All types of WPF applications provide built-in support for changing styles and themes. Thus, if you want your application to respond to the style or theme of the desktop, it is a fairly simple matter to incorporate that functionality.

WPF applications have good support for localization and globalization, but support for this functionality is not as built-in as it is for Windows Forms. Thus, localizing an extensive WPF application will take more time and developer resources than a similarly scoped Windows Forms application.

Choosing Between Windows Forms and WPF

When choosing a technology for a client application, you must take into account several considerations. What are the skills of your developer force? Must the application be localized? What kind of support for styles and themes is needed? What sort of navigational experience is required? The following table illustrates the relative strengths of Windows Forms and WPF to help you make that decision.

Table 2-1 Important Properties of the Style Class


Windows Forms


Adoption among the developer community



Support for localization and globalization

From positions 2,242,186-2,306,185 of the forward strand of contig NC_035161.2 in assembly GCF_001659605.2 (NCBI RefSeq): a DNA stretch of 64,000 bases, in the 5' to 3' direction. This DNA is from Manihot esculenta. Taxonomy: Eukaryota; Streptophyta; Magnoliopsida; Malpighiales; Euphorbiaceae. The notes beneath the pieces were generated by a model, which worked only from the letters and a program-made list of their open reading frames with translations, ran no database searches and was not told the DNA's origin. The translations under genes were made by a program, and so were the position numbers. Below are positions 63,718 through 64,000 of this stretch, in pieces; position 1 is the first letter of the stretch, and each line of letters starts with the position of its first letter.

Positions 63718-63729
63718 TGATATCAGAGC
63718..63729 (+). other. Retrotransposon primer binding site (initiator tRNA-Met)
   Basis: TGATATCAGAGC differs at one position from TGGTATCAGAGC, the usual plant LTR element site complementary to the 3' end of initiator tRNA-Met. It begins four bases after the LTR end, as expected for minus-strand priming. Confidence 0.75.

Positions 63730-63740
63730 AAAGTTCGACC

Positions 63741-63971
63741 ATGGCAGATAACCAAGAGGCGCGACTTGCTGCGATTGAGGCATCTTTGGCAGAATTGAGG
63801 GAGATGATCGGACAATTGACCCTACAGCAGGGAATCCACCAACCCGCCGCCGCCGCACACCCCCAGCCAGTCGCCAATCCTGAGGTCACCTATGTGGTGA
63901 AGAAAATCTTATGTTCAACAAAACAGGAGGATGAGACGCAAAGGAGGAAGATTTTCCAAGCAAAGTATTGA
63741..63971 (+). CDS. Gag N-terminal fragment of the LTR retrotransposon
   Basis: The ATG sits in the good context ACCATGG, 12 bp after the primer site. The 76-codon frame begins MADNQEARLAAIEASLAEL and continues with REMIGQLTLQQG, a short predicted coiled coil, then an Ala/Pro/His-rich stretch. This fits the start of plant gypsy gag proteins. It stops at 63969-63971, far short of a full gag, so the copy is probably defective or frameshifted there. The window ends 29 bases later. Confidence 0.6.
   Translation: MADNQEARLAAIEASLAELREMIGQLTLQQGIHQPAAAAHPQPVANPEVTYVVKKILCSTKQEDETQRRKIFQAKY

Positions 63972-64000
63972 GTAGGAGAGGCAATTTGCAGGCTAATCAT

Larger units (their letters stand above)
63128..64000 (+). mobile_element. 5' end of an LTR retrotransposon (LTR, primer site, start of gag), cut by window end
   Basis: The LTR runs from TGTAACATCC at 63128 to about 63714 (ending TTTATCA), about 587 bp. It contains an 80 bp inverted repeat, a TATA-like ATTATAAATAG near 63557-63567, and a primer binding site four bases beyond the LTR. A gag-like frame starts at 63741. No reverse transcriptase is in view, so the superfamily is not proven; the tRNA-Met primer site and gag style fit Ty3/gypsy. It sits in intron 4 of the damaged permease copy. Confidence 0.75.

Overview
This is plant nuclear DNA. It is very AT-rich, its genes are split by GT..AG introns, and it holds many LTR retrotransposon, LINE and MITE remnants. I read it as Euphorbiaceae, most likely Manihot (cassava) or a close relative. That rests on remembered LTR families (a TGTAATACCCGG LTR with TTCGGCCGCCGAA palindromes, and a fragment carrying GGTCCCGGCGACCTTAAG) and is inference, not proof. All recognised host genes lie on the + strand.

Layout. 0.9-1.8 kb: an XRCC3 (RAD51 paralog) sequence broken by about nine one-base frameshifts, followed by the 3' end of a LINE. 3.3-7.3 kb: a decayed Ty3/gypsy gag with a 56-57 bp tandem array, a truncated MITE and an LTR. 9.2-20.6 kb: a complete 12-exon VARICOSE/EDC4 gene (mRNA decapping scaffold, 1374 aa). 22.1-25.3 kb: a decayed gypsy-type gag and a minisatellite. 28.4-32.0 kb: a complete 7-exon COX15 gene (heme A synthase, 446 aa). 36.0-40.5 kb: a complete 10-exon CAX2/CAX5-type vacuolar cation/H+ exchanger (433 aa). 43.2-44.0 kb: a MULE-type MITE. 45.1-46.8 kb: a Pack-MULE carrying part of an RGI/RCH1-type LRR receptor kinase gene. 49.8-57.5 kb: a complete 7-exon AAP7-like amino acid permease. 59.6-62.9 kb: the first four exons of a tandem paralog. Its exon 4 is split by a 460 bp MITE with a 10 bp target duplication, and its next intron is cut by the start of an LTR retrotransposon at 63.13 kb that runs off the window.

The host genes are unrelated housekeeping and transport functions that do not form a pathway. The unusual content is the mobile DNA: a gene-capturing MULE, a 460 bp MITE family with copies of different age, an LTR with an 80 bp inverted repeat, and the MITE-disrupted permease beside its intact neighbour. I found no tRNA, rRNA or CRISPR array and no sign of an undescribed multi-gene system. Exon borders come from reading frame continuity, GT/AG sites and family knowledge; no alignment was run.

Support for changing styles and themes



Support for a traditional Windows-based client application



Support for navigation through a page-based interface


Yes, through WPF Navigation applications

Support for navigation through a multiple document interface (MDI application)



Interoperating Between Windows Forms and WPF

In some cases, you might want to use WPF elements in a Windows Forms application, or Windows Forms elements in a WPF application. You can use the built-in interoperation functionality of the Microsoft .NET Framework easily to incorporate these elements as you choose.

Incorporating WPF Elements into a Windows Forms Application

You might want to incorporate WPF elements into your existing Windows Forms application (for example, a user control developed using WPF that takes advantage of specialized WPF behaviors in what is otherwise a Windows Forms application). You can add preexisting WPF user controls to your Windows Forms project by using the ElementHost control. As the name implies, the ElementHost control hosts a WPF element.

The most important property of ElementHost is the Child property. The Child property indicates the type of WPF control to be hosted by the ElementHost control. If the WPF control to be hosted is in a project that is a member of the solution, you can set the Child property in the Property Grid. Otherwise, the Child property must be set to an instance of the WPF control in code, as shown here: